More than a business

To Kay McCloud, Brownlow’s Red Owl is more than a family business, it’s an identity for her family and the city of LeRoy.

Brownlow’s Red Owl is one of only two remaining Red Owl grocery stores along with Masons Red Owl in Green Bay, Wis. To mark the history of the chain, which spanned the Midwest until about 20 years ago, McCloud, has turned the store into a sort of Red Owl museum.

McCloud, manager of Brownlow’s, has been collecting Red Owl antiques for as long as she can remember because her grandfather and father owned the store before her.

“I think it’s important because it’s been in my family for 80 years,” she said. “My grandpa, he loved Red Owl. We always called him Mr. Red Owl when we were growing up.”

Many of McCloud’s collectibles are items she collected from the store over the years, and things from the shop’s basement.

Once she became the manager for her father, Robert Brownlow, about seven years ago, she’s continued her search for collectibles at antique stores and online though eBay.

“It’s hard to find stuff, because I always have everything,” McCloud joked. “I have a lot of stuff.”

She started with a small display at the front of the store, but her collection soon spilled over to shelves lining the walls around the store.

Along with the collectibles, she also has awards her father and grandfather received for their time with Red Owl. One sign recognizes her grandfather’s 50 years with the chain.

That tenure is one of the reasons there are still two Red Owls today.

Identity crisis

After the Red Owl chain began facing financial difficulties in the 1980s, Red Owl was bought out by wholesaler Supervalu Inc. in 1989. Many Red Owls were converted to Supervalus.

Brownlow’s was briefly affiliated with Supervalu but they soon went to a new supplier and took down all their signs. McCloud said there was about a four year span when they didn’t have any signs at the front of the store.

The story of how Brownlow’s became a Red Owl again is a bit Hollywood. When Academy Award Winning directors Joel and Ethan Coen returned to their home state of Minnesota to film “A Serious Man,” one scene called for a visit to a Red Owl.

When the movies producers called Supervalu Inc. seeking Red Owl items for the scene, the producers were told to contact McCloud. Prop workers on the film used many of McCloud’s items in the film, including a sign, aprons, vests and different spice tins. All the items were returned.

Even though Brownlow’s and Supervalu are no longer affiliated, the two made contact because of the movie. They worked out a deal for Brownlow’s to use the Red Owl name for a dollar a week starting around 2007.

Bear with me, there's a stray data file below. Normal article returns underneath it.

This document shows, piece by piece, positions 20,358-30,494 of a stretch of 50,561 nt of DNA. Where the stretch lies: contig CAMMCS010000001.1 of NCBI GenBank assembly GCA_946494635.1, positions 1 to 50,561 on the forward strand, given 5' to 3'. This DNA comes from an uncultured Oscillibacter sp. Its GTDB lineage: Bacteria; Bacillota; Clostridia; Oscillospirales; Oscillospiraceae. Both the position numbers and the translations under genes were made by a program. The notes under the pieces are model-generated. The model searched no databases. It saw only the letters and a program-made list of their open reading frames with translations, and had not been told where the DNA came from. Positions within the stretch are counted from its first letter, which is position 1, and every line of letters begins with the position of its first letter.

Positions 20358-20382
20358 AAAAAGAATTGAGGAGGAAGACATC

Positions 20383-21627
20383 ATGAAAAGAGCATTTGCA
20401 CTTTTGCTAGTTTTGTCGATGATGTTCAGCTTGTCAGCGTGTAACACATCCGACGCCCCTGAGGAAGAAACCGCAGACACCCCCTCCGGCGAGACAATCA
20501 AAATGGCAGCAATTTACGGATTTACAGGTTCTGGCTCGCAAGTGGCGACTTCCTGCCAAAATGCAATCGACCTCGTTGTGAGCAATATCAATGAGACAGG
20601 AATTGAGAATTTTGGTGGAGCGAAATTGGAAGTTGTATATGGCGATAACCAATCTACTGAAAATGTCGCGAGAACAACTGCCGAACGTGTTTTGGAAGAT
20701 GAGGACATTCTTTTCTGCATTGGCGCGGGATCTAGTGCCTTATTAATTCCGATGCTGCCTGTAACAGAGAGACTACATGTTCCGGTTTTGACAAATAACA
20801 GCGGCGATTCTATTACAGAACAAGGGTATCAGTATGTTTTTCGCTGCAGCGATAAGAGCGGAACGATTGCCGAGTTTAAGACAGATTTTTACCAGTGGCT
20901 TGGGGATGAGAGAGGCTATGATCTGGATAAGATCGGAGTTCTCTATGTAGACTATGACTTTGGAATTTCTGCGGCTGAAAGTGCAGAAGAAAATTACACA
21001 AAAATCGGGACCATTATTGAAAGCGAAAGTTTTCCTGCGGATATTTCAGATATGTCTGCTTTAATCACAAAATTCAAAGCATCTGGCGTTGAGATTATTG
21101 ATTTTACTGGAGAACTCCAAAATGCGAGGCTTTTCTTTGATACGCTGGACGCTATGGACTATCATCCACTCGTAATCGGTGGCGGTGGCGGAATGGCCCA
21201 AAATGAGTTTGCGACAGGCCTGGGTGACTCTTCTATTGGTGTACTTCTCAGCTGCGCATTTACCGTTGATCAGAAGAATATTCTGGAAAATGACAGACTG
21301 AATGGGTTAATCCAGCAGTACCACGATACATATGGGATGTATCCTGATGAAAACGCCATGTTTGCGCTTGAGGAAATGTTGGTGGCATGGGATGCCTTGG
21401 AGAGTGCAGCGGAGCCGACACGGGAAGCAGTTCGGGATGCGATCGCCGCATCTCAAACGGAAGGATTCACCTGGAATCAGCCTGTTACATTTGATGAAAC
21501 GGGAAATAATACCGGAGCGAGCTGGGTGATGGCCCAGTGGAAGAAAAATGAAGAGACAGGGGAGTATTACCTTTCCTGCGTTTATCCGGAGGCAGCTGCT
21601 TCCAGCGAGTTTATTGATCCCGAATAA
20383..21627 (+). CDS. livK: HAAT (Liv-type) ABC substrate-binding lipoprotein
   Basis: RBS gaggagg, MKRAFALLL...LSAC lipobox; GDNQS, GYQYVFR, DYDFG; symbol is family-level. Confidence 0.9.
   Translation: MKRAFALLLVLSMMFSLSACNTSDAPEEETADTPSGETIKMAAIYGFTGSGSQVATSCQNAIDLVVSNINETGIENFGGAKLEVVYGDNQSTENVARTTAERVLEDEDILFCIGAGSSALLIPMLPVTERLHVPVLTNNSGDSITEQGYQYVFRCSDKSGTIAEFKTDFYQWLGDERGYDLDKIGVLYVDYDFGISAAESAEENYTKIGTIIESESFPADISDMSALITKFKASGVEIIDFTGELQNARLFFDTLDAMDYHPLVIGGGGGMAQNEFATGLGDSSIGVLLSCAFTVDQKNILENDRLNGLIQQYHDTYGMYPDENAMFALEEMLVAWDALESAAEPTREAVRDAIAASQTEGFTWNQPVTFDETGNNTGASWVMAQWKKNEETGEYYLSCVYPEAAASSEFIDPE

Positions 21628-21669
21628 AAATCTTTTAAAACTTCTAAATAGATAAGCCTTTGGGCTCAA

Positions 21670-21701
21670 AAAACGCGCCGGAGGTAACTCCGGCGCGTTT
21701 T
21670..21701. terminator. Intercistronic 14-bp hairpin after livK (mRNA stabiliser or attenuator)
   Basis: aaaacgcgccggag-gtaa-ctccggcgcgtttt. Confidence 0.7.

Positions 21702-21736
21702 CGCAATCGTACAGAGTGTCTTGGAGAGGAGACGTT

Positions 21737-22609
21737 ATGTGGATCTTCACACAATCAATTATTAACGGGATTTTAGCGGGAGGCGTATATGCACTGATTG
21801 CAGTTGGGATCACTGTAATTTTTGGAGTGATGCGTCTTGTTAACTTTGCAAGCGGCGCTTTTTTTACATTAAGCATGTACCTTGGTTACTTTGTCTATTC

Without her family’s decades of ties to Red Owl, McCloud said she likely wouldn’t have gotten the deal. The Masons Red Owl in Green Bay is still a part of Supervalu.

‘Something different’

Soon after, the Red Owl sign was put back up, and the store regained it’s former identity. McCloud began placing Red Owl knickknacks around the store soon after. She has a series of Red Owl signs displaying the different Red Owl logos dating back to the 1920s when the business started selling coal. She has feed sacks, spice tins and flower bags.

She has an advertisement from 1929 that lists every Red Owl in the country, including the a former store in Austin. McCloud bought the sign on eBay and joked that she “paid dearly for it.”

She said she’s spent more than a $100 on items on eBay.

Along with keeping the flavor of the store’s history, McCloud said the Red Owl name helps maintain the store’s identity and uniqueness, especially in an era when McDonalds, Walmarts and Applebee’s are prevalent in many communities.

“I just think it’s really important to have an identity,” she said.

That identity attracts customers from across the country, as McCloud said visitors often stop at the store on weekends. In the summer, campers from Lake Louise State Park will stop at the store for groceries and to see the store.

“It’s just something different. It’s something that’s unusual,” McCloud said.

Even before she took over as manager, McCloud started a web page in the late 1990s about the Red Owl store. The page has attracted calls from people as far away as California who call and ask to buy a T-shirt because they had a parent who worked at a Red Owl.

McCloud said a recent shipment of 40 Red Owl T-shirts sold out in a few weeks.

Running a small town grocery store is a difficult task, largely because of growing competition. Not only can shoppers stop at large chains like Walmart in Austin and Rochester, but many convenience stores and other shops now carry some grocery items.

The recognition of the Red Owl chain, which has been in the community for decades, is a big help, McCloud said. The city of LeRoy has been good for business, McCloud said, as they often buy food from the store for town festivals.

“It’s really important to me to keep it going because family businesses are really hard to keep going,” she said.

McCloud intends to keep the store a fixture in LeRoy, and she plans to add to her collection along the way.

McCloud is constantly adding to her collection, and she added two matchbooks this week. People from LeRoy also bring her things they find around their house. McCloud estimated her Red Owl collectibles could be worth $15,000 should she sell her collection on eBay, which doesn’t appear likely.

“I don’t know if it would bring that if I wasn’t bidding,” she joked.

There are a few Red Owl treasures at the top of McCloud’s wish list, specifically a Tonka Red Owl truck and a Red Owl ash tray made by Red Wing Pottery. She saw an ash tray sell on eBay a few years ago for more than $300.

“I’m always looking for anything I don’t have,” she said.